Florence Nzaniye, BA, MA intern
Graduate Counseling Intern
My theoretical preferences include Cognitive Behavior Therapy (CBT), Person-Centered Therapy, and Dialectical Behavior Therapy (DBT). I will borrow from other counseling modalities such as Solution-Focused Therapy, Strength-Based Therapy, Motivational Interviewing, Attachment Theory, Developmental Theory, and possibly others, to help strengthen your specific therapeutic impact. My philosophy of counseling is that solid therapeutic alliance and collaborative relationships are essential to provide a holistic based treatment where the client is seen not in pieces but as a whole individual.
I am passionate about serving the BIPOC community. I am interested in working with individuals (ages ten and up) on many issues such as low self-esteem, stress management, depression, anxiety, relationship issues, and emotional problems. I am also interested in helping people build trusting and supportive relationships/interpersonal relationships and work on communication issues, grief, loss, and alcohol and drug use interfering with daily function.
"Life is full of stories, and we are authors and narrators of our own stories. Whether ideal or challenging, these stories are a part of who we are. They help construct our beliefs, values, and roles in society. We can change unwanted or undesirable stories and make them fit our current lifestyle. Given a safe and non-judgmental space, people have the ability and strength to work through their problems, find solutions, and change unwanted behaviors."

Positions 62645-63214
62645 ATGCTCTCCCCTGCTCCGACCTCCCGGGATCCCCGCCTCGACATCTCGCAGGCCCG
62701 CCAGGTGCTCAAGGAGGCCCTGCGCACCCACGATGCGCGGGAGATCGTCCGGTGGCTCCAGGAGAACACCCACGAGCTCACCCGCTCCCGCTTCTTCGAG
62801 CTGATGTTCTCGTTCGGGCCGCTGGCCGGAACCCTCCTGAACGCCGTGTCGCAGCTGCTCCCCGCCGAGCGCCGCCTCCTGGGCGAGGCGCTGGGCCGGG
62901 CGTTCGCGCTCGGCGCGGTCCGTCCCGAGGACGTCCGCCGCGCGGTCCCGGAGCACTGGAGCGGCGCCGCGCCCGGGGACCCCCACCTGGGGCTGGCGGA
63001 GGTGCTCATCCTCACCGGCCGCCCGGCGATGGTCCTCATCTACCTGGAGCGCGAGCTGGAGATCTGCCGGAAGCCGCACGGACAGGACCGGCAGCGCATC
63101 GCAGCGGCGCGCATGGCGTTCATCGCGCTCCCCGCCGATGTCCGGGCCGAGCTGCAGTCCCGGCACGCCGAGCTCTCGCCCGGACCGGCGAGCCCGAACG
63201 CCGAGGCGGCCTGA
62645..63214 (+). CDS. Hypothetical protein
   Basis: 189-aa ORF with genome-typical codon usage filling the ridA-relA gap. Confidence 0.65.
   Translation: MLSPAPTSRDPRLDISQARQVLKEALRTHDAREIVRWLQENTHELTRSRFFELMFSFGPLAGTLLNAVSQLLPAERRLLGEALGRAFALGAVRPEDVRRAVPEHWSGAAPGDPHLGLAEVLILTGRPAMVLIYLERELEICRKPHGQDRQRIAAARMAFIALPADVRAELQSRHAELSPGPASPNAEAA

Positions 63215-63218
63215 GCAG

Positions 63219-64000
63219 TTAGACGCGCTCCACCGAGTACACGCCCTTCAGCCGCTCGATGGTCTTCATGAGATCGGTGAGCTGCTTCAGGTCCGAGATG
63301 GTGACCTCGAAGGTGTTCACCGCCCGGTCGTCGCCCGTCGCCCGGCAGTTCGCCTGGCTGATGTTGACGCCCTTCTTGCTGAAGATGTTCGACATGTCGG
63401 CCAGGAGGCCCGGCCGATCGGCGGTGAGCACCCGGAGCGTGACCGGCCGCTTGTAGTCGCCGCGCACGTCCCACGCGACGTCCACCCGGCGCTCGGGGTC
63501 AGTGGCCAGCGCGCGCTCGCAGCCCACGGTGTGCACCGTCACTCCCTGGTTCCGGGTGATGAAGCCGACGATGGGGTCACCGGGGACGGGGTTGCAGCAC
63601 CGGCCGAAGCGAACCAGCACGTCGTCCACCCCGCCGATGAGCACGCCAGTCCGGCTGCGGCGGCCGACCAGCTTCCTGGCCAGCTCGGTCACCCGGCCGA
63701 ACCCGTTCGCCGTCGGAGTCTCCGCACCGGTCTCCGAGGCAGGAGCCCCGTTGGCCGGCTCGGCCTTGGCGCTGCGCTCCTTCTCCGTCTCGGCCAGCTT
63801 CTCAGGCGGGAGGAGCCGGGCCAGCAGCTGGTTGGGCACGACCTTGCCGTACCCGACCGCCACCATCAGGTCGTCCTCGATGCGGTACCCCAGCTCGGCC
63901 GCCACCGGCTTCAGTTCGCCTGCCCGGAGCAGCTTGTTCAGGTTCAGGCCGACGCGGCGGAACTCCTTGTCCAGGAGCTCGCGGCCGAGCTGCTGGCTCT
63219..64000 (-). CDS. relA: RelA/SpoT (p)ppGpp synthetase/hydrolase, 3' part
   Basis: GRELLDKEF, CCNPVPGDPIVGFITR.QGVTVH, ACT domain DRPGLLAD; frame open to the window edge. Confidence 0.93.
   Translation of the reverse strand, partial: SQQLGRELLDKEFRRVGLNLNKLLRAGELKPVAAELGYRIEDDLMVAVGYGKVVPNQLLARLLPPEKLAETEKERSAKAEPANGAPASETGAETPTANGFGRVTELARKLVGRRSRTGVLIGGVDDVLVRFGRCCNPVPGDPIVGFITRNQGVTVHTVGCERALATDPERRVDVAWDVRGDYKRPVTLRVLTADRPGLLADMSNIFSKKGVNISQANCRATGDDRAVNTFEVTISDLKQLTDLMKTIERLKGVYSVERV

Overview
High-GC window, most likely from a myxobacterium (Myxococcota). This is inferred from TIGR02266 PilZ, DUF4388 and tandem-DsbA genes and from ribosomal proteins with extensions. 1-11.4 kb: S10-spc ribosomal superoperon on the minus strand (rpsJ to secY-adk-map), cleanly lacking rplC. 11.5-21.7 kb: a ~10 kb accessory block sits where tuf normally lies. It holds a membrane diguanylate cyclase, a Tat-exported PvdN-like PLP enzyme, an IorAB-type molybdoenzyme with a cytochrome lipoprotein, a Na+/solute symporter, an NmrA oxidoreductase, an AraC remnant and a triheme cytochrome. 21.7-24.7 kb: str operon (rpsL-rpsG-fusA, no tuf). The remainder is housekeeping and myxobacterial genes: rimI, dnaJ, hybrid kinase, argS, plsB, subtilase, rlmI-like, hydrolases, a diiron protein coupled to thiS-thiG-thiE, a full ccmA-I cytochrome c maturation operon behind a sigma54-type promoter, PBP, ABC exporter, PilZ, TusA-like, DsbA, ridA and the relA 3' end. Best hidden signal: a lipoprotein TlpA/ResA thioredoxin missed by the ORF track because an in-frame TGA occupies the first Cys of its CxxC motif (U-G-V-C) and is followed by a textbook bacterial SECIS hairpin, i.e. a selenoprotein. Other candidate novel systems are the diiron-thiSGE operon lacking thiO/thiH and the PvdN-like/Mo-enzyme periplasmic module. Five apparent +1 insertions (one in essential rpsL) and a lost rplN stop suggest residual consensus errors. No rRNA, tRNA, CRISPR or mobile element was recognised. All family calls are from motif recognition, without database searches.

I have years of experience working in residential treatment facilities as a residential counselor. My clientele includes people with chronic schizophrenia, depression disorder with suicidal ideation/attempts, anxiety disorders, bipolar disorder, substance use disorders, and much more. These experiences have shaped me and helped me value the holistic counseling approach. I learned to accept, value, and treat each person with respect regardless of their diagnosis. The person is first, and a diagnosis is secondary.